After all the hard work you put into spring-cleaning your home and cleaning out closets, shouldn't you earn a little money for your efforts? Most definitely! We scouted out a few ways to earn cash for your trash. Check our favorite smart choices.
1. Sell secondhand. National secondhand retail chains Play It Again Sports, GameStop (video games and consoles), Plato's Closet (teen and young adult clothes and accessories), and Music Go Round (instruments) will pay you for used items. If you bought a stationary bike for $300 two years ago and have used it more as a clothes rack lately, you could get about $45. Older, worn items, however, may sell for only a few dollars - if the store even wants them at all. GameStop pays $15 apiece or more for 150 high-demand video games (think Wii Guitar Hero World Tour and Xbox 360 FIFA Soccer 09), but many older games fetch closer to $2. So calculate what your time is worth, the cost of gas, and the current value of your stuff (check the chain's website or call its nearest location for an estimate) before making a trip.
Tip: If you reverse this concept and shop at these retail chains, you're likely to score some great bargains. And you can save even more when bargain shopping if you use these sneaky tips.
2. Go online. No matter how junky you think an item is, consider this truth: Someone somewhere will probably pay for it. There are three ways to go on the Web: You can sell items on amazon.com or ebay.com, and ship them at the buyer's expense, as long as the prices you'll charge will more than cover the sales fees listed on the websites and the packing materials. You can sell your electronics to gazelle.com, which lists its purchase price online after you describe what you're unloading (the site pays shipping charges and sends you a box to send the item in). Or you can advertise your used things on craigslist.org or backpage.com and have a local customer come to your home. Pat Hensler, of Tinton Falls, NJ, recently advertised on Craigslist and found a buyer who paid $60 for her son's used Fender Squier guitar (original purchase price: $80). "I love the thought of passing on a starter to someone," says Hensler.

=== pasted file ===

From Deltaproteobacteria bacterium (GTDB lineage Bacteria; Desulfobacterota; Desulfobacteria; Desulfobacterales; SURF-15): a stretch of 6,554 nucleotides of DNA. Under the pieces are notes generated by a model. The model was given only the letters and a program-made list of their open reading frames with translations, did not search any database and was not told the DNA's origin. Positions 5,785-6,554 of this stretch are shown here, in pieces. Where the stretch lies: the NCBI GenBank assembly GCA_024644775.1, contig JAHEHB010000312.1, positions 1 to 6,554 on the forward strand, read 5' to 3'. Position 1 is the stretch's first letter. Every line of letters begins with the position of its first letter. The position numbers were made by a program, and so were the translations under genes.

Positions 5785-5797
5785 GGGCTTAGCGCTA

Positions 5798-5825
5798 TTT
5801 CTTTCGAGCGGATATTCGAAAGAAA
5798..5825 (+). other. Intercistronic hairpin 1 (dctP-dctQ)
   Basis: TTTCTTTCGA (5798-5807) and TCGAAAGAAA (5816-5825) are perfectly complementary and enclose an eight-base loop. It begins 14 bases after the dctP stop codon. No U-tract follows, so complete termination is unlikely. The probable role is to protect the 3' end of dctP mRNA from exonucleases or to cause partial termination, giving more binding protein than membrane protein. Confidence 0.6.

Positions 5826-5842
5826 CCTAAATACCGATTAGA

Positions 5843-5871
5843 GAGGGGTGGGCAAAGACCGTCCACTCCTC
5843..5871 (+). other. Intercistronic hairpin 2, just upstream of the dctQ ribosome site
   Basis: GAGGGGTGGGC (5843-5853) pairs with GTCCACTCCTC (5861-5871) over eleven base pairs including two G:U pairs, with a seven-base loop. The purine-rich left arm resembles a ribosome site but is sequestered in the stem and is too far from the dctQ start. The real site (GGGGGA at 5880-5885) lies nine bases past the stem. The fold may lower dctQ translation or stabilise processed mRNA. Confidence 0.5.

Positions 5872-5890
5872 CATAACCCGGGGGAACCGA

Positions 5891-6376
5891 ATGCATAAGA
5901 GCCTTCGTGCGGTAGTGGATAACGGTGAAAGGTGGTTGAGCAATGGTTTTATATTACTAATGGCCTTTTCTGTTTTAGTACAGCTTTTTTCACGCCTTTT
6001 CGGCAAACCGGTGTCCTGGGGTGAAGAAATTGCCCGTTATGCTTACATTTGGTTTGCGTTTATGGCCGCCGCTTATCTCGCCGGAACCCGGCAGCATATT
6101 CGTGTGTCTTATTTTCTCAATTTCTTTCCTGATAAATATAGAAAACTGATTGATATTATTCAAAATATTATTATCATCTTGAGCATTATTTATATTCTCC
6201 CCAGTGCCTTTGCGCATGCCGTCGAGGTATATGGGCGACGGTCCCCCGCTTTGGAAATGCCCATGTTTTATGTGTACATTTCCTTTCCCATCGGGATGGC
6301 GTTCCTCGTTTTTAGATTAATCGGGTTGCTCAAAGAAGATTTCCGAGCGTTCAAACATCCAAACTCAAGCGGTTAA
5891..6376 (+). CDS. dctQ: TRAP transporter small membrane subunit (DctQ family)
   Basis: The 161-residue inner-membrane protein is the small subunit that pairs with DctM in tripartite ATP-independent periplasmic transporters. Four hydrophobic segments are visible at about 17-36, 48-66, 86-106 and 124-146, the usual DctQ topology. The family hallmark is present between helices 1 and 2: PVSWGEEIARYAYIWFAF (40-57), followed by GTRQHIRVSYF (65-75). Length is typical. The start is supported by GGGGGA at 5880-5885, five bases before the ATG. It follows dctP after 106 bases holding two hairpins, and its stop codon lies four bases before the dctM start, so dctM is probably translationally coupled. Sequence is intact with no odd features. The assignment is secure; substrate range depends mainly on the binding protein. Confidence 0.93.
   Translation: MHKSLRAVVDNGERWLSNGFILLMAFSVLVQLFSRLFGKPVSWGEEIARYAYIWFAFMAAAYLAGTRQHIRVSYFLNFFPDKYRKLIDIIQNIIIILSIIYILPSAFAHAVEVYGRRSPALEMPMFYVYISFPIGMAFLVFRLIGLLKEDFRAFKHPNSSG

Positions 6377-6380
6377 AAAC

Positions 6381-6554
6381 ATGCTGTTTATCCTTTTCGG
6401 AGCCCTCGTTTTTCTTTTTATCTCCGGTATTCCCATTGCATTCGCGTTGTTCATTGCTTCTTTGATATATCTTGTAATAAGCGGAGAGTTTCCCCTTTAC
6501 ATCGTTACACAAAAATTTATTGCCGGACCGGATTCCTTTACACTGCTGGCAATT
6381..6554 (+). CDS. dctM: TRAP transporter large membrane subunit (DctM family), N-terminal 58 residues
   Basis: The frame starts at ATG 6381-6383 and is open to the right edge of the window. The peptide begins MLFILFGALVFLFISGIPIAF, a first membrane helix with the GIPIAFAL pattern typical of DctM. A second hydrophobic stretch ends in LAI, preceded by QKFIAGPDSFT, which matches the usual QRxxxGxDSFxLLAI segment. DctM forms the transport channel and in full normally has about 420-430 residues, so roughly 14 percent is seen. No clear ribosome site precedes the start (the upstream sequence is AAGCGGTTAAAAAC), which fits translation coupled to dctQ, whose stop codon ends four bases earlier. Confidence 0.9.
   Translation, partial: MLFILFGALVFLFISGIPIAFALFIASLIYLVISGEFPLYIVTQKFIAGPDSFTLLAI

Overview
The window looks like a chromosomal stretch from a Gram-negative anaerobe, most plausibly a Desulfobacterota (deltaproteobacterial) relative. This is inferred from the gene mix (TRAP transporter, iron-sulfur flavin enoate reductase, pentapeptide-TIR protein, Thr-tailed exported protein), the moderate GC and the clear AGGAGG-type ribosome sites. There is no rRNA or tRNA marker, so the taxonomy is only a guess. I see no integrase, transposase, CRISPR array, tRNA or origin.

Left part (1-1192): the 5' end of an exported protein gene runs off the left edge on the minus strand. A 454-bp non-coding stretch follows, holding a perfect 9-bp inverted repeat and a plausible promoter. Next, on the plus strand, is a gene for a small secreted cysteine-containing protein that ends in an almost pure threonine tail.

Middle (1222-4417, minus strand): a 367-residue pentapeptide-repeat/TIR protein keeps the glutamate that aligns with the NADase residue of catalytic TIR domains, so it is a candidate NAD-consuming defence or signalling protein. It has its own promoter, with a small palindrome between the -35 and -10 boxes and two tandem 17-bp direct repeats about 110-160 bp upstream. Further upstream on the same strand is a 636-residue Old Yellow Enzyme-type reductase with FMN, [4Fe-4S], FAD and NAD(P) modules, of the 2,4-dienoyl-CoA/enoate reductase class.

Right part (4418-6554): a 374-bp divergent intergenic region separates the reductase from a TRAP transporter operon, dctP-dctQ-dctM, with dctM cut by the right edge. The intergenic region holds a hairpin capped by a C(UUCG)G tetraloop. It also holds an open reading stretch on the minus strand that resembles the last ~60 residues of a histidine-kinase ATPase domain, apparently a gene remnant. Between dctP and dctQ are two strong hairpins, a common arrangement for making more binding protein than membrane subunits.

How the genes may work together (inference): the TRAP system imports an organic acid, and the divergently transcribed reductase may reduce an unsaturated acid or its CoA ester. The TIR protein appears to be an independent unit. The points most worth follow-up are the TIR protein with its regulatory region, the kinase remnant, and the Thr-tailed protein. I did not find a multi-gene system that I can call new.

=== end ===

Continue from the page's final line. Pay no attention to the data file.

Tip: There are more great deals to be had online if you know where to find them. We've tracked down the best places to find coupons online along with useful tips to avoid getting scammed online and why you need to be aware of the dangers of paying online.
3. Donate to charity. Charities like Goodwill and Salvation Army often need clothing or household items in good condition; in return, you'll get a tax deduction. (Not all locations accept donations or pick up goods from homes, so call your local chapter.) Valuations are usually low - say, $2 to $12 for a blouse and no more than $40 for a floor lamp. (Estimates are on the websites of goodwill.org and salvationarmyusa.org.) Donations of big-ticket electronics and furniture, however, can turn into tidy write-offs. "If you donate a computer now worth $500, you can deduct $500 from your taxable income, which would translate to a savings of about $125 for a couple in the 25 percent tax bracket," says Judith Schwartz, CPA, assistant professor in the department of accounting at Northwood University in West Palm Beach, FL. It's a terrific way to help others while you help yourself.
Tip: Not sure what to donate, save, or simply toss when you're clearing out your closets? Check out these 25 tips to help you decide.Have you discovered any other great ways to make money off of your used items? Share your tips with us!
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Reprinted with permission of Hearst Communications, Inc.